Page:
Note: This is Book 2 in the series and can probably be read on it’s own as the story does remind readers of pertinent things that happened in Book 1 with enough detail to understand this book on its own.
This story happens perhaps 2 years after the events of Book 1, Dead of Night. Conor Night is still working as a Ghost doing the odd bit of thievery and the occasional mayhem and murder. He’s barely able to afford his illegal cancer meds. Technically, he’s dying. It isn’t pretty. But it does give him the abilities of a necromancer.
In Book 1, we learned a bit about the Game of Houses when Conor was hired by one to steal from another and ended up protecting a scion of one of these powerful Houses. Mostly, these Houses work in the background, their leaders being powerful magic users. The average public doesn’t know of their existence even though their lives are often shaped by the machinations of these powerful entities. Now, Conor is once again sucked back into this world that he tried so hard to walk away from. Conor is offered the job of stealing back the item that was stolen and restolen in Book 1, a large stone with magical properties. Taking on this job could mean pissing off not one, but two of the Houses.
On top of that, Conor is being hunted by a cult, the Necros. They are hell-bent on sending him to the afterlife and they say they were sent by Death itself. Conor doesn’t doubt this, not after the odd things he has seen and sensed with his magical dice and bone mask. Conor isn’t ready for the Other Side yet. Frankly, he is afraid of what awaits him there.
Once again, we have an excellent mix of action, mystery, reflection, and character development. Conor is joined by two friends he made in Book 1 – Amos and Prythi. There’s plenty of gun play, necromancer magic, and Prythi’s computer hacking skills. Amos is his usual charming self with colorful tales of his tom-cat ways and even more colorful language. He has his moments of solid friendship that make him lovable. My one quibble with this book is with Prythi; quite frankly, she sounds and acts too much like Dani from Book 1. Conor even makes note of that more than once. But even with that nod from the author via the main character, I would have preferred that either Dani was around or that Prythi had her own distinct characteristics.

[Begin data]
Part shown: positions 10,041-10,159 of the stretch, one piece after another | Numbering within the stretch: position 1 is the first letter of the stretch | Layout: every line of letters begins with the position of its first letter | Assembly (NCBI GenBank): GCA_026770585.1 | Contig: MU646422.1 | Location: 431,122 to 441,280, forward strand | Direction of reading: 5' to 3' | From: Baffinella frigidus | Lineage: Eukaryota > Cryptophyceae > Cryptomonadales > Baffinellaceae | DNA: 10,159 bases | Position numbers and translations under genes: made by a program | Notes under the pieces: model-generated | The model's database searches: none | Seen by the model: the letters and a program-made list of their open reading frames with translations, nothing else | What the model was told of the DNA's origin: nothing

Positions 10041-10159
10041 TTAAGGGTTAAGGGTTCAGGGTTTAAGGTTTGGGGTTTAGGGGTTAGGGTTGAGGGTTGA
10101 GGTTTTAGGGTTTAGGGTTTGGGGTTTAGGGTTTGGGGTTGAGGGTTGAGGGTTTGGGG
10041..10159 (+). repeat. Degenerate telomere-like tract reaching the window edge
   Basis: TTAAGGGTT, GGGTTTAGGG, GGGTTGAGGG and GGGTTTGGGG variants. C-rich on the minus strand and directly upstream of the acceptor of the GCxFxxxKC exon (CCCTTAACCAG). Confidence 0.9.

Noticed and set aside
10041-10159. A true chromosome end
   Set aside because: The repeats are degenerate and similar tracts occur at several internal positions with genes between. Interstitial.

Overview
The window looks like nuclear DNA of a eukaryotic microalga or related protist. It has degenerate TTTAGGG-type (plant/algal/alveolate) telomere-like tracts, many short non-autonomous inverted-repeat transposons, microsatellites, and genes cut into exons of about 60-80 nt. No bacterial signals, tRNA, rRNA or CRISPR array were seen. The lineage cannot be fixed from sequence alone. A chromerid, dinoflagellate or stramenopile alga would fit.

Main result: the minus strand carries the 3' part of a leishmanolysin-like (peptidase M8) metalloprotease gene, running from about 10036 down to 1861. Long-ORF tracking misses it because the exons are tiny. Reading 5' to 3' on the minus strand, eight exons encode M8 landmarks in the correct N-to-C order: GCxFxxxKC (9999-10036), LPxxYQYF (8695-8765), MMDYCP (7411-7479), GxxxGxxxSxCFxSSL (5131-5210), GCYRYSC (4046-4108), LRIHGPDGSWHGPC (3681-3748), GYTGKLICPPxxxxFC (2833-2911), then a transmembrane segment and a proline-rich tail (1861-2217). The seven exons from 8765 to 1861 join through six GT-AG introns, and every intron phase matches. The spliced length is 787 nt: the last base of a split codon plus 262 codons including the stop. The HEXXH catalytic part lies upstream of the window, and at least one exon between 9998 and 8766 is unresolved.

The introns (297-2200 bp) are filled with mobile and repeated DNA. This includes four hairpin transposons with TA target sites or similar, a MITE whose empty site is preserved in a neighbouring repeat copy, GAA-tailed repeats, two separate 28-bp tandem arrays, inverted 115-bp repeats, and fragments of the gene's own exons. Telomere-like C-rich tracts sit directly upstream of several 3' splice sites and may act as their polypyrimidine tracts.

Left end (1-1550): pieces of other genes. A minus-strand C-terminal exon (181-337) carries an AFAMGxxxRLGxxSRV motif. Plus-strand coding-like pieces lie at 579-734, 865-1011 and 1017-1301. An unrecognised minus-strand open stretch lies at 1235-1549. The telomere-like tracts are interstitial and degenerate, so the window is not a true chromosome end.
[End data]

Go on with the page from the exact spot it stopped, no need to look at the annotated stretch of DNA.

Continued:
Even with that one criticism, I still really enjoyed the hell out of this book. Conor has this past that he isn’t always proud of and he spends much of his remaining life trying to make up for it. It gets good and interesting when he has to make some tough, and sometimes questionable, calls to do so. He’s a fascinating character and the fact that he isn’t all superhero muscles and good looks just makes him that much more engaging.
Towards the end, there was this reveal that I was totally not expecting. In retrospect, it was completely obvious and I was pleased that the author kept me distracted with Necros, bone masks, and Amos’s tales of his ex-wife so that I didn’t see this big thing until it hit me between the eyes. And, yes, this big thing is pretty darn awesome. The ending definitely raises the stakes for Book 3, which I am eagerly awaiting.
I received a copy of this audiobook at no cost from the narrator in exchange for an honest review.
Narration: Jeff Hays set a new standard for awesome narration with Book 1 in this series and he does not disappoint with the narration of this book. His range for male and female characters is pretty incredible, having some of the most realistic female voices for a male narrator. Also, he goes the extra mile with making phone call conversations sound like half the conversation is taking place via phone and also the choir of voices that reside in the bone mask (rather spooky!). Add to that the voice of Death and the voice of Conor’s new employer for this escapade and we have an excellent vocal performance!